Had we not been personally escorted through the unmarked double doors that lead to Kenkeleba Gallery, Manhattan Sideways might not ever have known it was here. The only sign on the building reads Henington Hall, etched into the stone facade along with the year it was built, 1908. According to Joe Overstreet, in the 70’s the building was condemned until he and his wife, Corinne Jennings, were able to strike a deal with the city in 1978. Although 2nd Street was teeming with drug activity back then, the arrangement proved worthwhile for Overstreet, as it gave him, his wife, three children and the emerging Kenkeleba House a home in an area that eventually cleaned up its act and became one of the most important neighborhoods for the arts in New York City. Since its founding, Kenkeleba House has flown under the radar as a not-for-profit gallery space and artist workspace. Joe and Corinne were only interested in promoting new ideas, emerging artists, experimental work, and solo shows for those deserving of the recognition. They preferred to showcase artists whose works were not typically featured in commercial galleries, focusing primarily on African American art. Joe and Corinne’s vision of Kenkeleba House - as a space for artists to grow, to showcase African American that oftentimes would have been lost, and teaching African American history through gallery shows - was only possible due to their extensive background in art as well as their immense individual efforts. Corinne was born into a family of artists in an isolated part of Rhode Island, and until she was about twelve or thirteen, she thought “that’s what everyone did- I thought people made things. ” Her father, a talented printmaker who studied under Hale Woodruff, is widely known for his black and white wood engravings and costume jewelry. The Wilmer Jennings Gallery - across the street on 2nd Street - is named for him. Jennings’ mother was a Yale graduate and painter. Corinne came to New York in the 1960’s, originally wanting to be a scenic designer. Even though she was qualified, she was turned away by the head of the scenic designer’s union with the explanation that they did not want any women or black people. She instead started to do art projects, and eventually decided to “tackle some of issues that prevented African American artists from fully developing. ”Corinne and Joe spent a lot of time speaking with artists from different parts of West Africa and the Caribbean, eventually coming upon the realization that “they needed to find a different way for people to develop, for people to have space to work, [and] to find alternative educational routes for people. ” In 1978, Joe and Corinne purchased an abandoned building on second street, fixed it up, and opened up their first art exhibition in 1980. From then on, they began amassing their extensive and remarkable collection. The exhibits on display in this gallery recognize the rarely explored contributions that people of African descent have made to the art world. It is here, hanging on the walls and filed away in the deepest recesses of their private collection, we were showed a portrait of Dr. John DeGrasse painted by a largely forgotten African-American artist by the name of Edward Mitchell Banister (1828-1901). Banister won a national award for his most famous painting, “Under the Oaks. ” The magnificent framed picture of Dr. DeGrasse is easily worth more money than we could count, but the history lesson we received from Joe was priceless. Dr. DeGrasse was a native New Yorker and also one of the first African-Americans to receive a medical degree. He gained acceptance to the Boston Medical Society in 1854, making him the first African-American to belong to a medical association in that state. And to boot, he was also the first African-American medical officer in the U. S. Army serving as Assistant Surgeon in the Civil War. In addition, Manhattan Sideways viewed works dating back to 1773, by the late Hale Woodruff, an African-American abstract painter who lived in New York City from 1943 until his death in 1980. In addition to being an artist who aspired to express his heritage, Woodruff was also an art educator and member of the faculty at New York University. “We are African-American, so that is what we do, ” said Corinne, “but we are also interested in artists from the Lower East Side. ” Corinne’s personal art collection reflects much of her parent’s amazing work, as well as that of other African-American artists, both well-known and yet undiscovered. Kenkeleba Gallery aims to teach the younger generations about African-American history. “Every nationality walks by here on a daily basis, but they have no idea who we are as a people. ” Joe and Corinne were well aware of the contribution African-Americans have made to the arts that began right here in this community. Their private collection is made up of over 30, 000 paintings, artifacts, art books and jazz records that tell the rich history of African-Americans in this country.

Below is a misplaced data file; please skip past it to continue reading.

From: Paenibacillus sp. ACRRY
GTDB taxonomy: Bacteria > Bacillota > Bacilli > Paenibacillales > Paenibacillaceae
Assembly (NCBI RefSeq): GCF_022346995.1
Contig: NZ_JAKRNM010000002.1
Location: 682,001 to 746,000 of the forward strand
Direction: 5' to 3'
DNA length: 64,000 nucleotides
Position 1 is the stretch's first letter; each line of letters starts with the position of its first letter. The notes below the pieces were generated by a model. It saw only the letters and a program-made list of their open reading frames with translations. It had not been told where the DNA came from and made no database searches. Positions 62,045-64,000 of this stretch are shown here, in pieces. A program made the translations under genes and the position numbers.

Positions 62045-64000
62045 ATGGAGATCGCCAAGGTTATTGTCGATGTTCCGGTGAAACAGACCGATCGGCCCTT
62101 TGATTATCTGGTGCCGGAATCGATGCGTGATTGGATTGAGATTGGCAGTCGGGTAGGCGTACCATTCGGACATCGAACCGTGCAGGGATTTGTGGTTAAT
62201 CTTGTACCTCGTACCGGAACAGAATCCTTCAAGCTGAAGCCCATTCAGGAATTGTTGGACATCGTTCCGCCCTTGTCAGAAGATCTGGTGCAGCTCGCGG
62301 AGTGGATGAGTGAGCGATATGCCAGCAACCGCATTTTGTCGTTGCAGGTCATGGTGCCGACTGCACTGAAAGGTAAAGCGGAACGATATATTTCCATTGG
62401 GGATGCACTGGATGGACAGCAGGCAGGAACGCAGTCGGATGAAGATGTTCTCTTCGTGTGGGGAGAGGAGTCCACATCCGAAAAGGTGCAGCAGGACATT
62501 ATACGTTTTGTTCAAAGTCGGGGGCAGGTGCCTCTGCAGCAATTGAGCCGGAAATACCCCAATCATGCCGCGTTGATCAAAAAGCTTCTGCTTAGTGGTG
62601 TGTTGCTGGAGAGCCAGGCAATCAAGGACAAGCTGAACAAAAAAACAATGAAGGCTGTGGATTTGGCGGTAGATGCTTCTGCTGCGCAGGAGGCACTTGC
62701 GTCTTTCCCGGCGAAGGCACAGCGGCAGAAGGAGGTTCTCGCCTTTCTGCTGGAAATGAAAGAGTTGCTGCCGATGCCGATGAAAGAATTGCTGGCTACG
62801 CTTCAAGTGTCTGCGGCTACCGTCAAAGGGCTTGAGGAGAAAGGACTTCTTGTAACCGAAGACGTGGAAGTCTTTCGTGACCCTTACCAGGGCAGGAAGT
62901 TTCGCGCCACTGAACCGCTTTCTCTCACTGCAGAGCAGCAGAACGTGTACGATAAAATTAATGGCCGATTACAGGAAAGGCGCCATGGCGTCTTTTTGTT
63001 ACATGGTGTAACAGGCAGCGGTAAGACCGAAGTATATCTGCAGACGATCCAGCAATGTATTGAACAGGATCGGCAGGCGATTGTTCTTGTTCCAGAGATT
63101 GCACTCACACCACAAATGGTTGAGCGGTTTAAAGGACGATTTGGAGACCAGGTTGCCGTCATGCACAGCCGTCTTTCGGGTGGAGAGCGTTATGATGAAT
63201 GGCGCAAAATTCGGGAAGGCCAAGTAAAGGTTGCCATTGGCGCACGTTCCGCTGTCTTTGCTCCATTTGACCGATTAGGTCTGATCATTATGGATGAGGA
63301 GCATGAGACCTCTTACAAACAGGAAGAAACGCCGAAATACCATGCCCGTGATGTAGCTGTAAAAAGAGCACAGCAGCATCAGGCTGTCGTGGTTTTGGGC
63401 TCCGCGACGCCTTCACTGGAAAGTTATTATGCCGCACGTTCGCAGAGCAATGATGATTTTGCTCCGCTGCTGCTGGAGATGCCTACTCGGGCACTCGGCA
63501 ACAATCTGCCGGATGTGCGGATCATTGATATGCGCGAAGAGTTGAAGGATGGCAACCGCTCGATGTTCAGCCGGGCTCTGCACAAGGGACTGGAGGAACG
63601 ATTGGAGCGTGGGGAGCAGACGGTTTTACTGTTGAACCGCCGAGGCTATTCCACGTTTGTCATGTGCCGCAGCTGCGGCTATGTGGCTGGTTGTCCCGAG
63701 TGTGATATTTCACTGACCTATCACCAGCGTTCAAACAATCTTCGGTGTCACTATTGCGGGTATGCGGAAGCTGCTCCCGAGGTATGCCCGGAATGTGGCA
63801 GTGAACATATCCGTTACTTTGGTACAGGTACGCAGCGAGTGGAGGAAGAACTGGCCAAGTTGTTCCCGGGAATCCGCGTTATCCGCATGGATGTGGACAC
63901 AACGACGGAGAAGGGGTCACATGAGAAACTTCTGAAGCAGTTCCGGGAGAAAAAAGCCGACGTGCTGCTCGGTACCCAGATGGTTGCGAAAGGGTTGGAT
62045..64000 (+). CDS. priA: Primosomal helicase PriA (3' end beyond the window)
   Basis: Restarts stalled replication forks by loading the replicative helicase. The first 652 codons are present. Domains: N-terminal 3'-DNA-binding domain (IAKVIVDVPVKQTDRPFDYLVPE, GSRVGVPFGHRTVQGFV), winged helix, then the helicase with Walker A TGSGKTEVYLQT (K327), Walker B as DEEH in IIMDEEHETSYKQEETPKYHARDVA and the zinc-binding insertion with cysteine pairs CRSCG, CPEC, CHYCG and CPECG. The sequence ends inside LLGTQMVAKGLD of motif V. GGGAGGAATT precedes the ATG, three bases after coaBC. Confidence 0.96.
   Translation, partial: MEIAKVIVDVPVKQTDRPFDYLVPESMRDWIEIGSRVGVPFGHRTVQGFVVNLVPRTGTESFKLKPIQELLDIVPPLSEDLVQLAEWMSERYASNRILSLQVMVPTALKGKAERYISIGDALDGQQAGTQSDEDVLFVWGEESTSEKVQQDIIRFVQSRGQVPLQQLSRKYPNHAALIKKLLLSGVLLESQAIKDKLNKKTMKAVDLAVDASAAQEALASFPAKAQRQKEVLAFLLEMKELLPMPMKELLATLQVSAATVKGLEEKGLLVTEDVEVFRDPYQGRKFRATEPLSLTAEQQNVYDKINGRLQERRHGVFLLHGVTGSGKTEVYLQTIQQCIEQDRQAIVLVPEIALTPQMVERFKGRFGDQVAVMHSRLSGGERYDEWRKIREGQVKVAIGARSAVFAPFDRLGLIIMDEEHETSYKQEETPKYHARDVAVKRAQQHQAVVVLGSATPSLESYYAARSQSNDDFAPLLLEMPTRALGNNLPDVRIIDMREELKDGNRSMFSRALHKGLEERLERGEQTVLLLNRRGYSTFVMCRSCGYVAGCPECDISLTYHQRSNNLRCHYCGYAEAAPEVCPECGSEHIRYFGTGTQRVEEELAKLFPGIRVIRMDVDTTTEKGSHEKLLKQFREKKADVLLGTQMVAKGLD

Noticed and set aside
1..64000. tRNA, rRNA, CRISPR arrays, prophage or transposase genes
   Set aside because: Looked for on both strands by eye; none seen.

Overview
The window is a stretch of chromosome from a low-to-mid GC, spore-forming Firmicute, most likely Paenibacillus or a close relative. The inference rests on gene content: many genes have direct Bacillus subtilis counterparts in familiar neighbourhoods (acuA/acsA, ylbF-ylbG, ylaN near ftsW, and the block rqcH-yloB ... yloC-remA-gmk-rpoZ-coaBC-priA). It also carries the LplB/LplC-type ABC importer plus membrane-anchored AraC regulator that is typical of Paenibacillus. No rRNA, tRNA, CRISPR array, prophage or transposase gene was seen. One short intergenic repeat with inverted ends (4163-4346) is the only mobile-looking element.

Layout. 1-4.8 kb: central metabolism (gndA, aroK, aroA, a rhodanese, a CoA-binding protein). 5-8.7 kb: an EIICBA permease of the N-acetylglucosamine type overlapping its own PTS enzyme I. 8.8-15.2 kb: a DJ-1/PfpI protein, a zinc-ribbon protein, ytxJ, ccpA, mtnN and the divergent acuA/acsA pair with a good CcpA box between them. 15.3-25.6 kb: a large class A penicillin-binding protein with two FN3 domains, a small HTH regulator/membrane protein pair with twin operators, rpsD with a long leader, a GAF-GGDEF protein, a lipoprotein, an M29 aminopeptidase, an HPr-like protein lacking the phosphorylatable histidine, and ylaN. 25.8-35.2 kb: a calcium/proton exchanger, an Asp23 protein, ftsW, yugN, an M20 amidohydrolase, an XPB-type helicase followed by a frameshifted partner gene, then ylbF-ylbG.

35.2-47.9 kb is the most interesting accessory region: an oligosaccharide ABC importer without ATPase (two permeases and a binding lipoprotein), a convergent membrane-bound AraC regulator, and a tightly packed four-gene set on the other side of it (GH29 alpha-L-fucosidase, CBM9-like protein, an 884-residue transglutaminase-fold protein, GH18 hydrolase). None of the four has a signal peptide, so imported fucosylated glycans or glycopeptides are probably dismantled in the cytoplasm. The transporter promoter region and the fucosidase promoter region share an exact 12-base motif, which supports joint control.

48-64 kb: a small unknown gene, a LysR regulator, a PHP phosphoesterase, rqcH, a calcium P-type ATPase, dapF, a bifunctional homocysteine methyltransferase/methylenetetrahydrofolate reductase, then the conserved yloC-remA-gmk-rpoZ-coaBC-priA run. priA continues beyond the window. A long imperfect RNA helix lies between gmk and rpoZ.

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Strolling on 7th Street in the East Village, it is quite easy to miss the narrow Ruffian Wine Bar & Chef's Table. Doing so would be a shame, however, considering the unique wine-drinking experience that owner Patrick Cournot, a Greenwich Village native, presents to the customers that pass through its Moroccan-style arches. For starters, Patrick’s “dynamic groups of wines” - mostly from southern France - go beyond the usual red or white. Here, the red wines offered range from translucid to inky black, and the white wines from pale with hints of green to deep amber. Customers can enjoy their wine while looking at contemporary art by Alberto Burri and Patrick’s wife, Elena Hall, who also designed the space. Everything from the wine bar’s organic design to the intriguing dishes prepared by chefs Josh Ochoa and Andy Alexandre “puts you in the right frame of mind to enjoy the wine, ” according to Patrick. The polished 3, 000-pound concrete bar and colored ceramic patterns on the wall create a contrast with the colors of the wine, which Patrick thinks often get lost in the dark wood and dim lighted décor of most wine bars. The kitchen is located behind the bar, so customers can be reminded that Ruffian Wine Bar puts as much care into its food as its wine. As for the dishes, it is difficult to describe the menu as a whole because, according to Patrick, a vast percentage of it changes every week. The dynamic quality of the food selection, though, allows Patrick to “incorporate flavors as they come out” seasonally. Yet whatever the menu of the day is, Patrick wants to ensure that the dishes have an intense flavor, which often translates into doing a contemporary twist on familiar ingredients. Two members of the Manhattan Sideways team were able to sample Josh’s culinary inventiveness with a dynamic dish made of lentils cooked in salt water, dressed with yogurt spiced with curry leaf, mustard and cumin seed, and topped with beet sprouts, crunchy noodles, Thai basil, and lemon juice. The result was a perfect appetizer with many levels of texture that, Patrick assured us, “brings up and shows the vibrant elements of the wine” that accompanies it. More than that, it shows Patrick has reached his goal for his wine bar: “to do ambitious things in a small space. ”